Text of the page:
Identification of genetic epistasis in regulation of gene expression via variance expression quantitative trait loci. A. Brown1, A. Buil2,3,4, M. N. Davies5, A. Vi˝uela5, T. Lappalainen2,3,4, H. F. Zheng6, J. B. Richards5,6, K. S. Small5, T. D. Spector5, E. T. Dermitzakis2,3,4, R. Durbin1 1) Wellcome Trust Sanger Institute, Cambridge, United Kingdom; 2) Dep. Genetic Medicine and Development, University of Geneva, Geneva, Switzerland; 3) Institute of Genetics and Genomics in Geneva, University of Geneva, Geneva, Switzerland; 4) Swiss Institute of Bioinformatics, Switzerland; 5) Department of Twin Research and Genetic Epidemiology, King's College London, London, United Kingdom; 6) Departments of Medicine, Human Genetics, Epidemiology and Biostatistics, McGill University, Montreal, Canada.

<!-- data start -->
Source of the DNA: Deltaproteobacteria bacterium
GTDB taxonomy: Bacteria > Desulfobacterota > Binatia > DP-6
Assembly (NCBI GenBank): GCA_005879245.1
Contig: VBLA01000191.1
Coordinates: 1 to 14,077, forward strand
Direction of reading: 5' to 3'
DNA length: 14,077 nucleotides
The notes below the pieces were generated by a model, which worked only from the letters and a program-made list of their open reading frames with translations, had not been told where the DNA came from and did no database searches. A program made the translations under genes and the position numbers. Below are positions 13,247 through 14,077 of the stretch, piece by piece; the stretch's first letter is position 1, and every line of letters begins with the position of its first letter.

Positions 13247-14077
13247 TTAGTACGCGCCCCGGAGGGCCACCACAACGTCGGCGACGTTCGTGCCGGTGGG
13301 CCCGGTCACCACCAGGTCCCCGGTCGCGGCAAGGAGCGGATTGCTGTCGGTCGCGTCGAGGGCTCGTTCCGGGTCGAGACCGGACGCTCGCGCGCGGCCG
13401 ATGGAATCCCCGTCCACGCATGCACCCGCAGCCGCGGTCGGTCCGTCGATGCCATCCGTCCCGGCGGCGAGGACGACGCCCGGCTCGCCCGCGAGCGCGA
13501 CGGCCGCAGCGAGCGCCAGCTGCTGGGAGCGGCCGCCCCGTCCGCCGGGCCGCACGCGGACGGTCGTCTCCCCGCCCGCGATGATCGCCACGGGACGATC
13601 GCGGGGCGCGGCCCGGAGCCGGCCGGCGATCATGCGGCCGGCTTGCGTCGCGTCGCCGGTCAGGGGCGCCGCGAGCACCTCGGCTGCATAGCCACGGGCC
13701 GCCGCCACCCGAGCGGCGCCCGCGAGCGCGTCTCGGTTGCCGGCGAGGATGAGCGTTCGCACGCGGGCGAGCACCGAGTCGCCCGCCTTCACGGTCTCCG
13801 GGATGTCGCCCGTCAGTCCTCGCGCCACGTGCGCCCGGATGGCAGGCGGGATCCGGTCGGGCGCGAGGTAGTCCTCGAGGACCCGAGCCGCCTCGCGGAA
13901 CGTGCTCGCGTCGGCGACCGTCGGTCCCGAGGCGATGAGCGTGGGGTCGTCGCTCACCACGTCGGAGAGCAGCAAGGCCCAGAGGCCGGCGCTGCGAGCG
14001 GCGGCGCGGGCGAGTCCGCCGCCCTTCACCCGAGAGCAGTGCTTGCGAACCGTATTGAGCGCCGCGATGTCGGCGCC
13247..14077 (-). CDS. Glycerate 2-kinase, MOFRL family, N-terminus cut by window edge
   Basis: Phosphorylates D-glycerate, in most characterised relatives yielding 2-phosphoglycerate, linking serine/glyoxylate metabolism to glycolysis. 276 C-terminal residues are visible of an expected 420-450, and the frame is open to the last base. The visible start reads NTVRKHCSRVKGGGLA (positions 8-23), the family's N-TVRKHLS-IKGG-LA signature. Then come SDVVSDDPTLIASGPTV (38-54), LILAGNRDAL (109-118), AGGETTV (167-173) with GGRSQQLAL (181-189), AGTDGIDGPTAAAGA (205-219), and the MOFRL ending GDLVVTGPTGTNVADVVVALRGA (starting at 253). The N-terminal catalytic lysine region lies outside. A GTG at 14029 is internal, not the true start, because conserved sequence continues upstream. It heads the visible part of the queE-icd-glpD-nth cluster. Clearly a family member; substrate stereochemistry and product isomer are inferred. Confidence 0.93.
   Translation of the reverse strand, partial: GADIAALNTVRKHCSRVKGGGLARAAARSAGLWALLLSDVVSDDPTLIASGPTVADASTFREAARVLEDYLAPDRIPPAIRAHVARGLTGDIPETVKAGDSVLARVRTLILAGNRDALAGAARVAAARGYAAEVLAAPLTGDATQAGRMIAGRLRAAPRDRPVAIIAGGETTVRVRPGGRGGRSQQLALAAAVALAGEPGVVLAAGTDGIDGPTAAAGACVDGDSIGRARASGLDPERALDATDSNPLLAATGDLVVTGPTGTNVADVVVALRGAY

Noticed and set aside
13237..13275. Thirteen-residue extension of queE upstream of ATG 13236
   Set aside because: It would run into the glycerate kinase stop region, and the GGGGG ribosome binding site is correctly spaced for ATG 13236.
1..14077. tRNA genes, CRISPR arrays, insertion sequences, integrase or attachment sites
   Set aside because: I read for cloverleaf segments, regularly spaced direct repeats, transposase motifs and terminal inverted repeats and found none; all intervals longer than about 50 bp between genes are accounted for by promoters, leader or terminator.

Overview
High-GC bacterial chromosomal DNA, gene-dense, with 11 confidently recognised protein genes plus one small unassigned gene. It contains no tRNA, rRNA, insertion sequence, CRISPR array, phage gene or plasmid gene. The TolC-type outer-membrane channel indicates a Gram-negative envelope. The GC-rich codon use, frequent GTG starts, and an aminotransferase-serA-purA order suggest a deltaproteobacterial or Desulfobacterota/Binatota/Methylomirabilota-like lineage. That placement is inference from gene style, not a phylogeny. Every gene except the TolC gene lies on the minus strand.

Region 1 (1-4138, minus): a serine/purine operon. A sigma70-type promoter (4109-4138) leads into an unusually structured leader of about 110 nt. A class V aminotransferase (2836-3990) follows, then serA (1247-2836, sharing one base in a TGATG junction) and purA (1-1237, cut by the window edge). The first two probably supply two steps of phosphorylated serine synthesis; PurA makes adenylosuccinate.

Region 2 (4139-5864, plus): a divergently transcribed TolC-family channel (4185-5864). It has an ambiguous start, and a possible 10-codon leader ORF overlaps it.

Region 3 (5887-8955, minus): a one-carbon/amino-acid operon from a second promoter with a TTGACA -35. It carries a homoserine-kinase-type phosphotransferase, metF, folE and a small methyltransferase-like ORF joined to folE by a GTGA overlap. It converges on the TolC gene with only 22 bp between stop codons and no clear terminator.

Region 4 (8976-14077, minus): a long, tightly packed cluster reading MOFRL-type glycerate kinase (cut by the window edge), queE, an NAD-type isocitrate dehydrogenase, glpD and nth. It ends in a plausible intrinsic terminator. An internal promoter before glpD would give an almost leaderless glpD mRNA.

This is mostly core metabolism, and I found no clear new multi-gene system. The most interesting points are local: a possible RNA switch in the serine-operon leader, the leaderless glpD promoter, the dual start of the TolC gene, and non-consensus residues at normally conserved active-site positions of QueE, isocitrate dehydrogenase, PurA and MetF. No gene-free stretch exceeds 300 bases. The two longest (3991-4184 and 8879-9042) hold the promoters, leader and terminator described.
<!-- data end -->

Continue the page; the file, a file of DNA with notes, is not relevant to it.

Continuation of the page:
Epistasis, in which the effect of a variant on a phenotype is modulated by one or more other variants, is frequently observed in model organisms but has proved difficult to isolate from human GWAS. One issue is the vast search space of all pairwise combinations of SNPs: variance QTL have been suggested as an alternative to an exhaustive search. Variance QTL are SNPs that effect the variance of a trait rather than the mean, and are plausible candidates to be involved in gene by environment interactions (GxE) and epistasis. We use variance QTL affecting gene expression (ve-QTL) to discover epistasis using RNA-seq from lymphoblastoid cell lines (LCLs), subcutaneous adipose tissue, skin and whole blood from ~800 female twins from the TwinsUK cohort. Using this v-eQTL approach, we reduce the search space from a quadratic scan to two linear scans. This space is further reduced by concentrating on the cis-window (1MB around transcription start site). In addition, our twin design allows exploration of variance explained by cis-trans epistasis, as well as an analysis of discordance within monozygotic (MZ) twins pairs to infer presence of GxE. The analysis of 765 LCL samples found variance in expression of 501 genes to be affected by a SNP in the cis window (a v-eQTL). Looking at discordance within MZ twin pairs we found evidence that GxE could contribute to 63% of the v-eQTL. A further scan for SNPs in epistasis with these v-eQTL discovered epistatic interactions affecting expression of 170 genes. We replicated 35 of the epistatic interactions, 30 with the same direction of effect, in a RNA-seq dataset of 465 samples from 1000 Genomes. Moreover, leveraging available sequence data from the 1000 genomes project, we were able to test for possible confounding by eQTL on rare haplotypes. We found that in 10 cases, a secondary eQTL would not explain the interaction. One example of epistasis affecting expression was the gene TRIT1, for which we found that 8.5% of variance in expression was explained by an interaction between two loci on the boundaries of two distinct enhancer regions. We have successfully exploited v-eQTL to discover replicated epistasis affecting gene expression. Our study design also suggests some of the variants were involved in GxE. We are currently exploring other tissues (adipose, skin and whole blood), focusing in these cases on GxE as environmental factors are known to play a larger role here than in LCLs.
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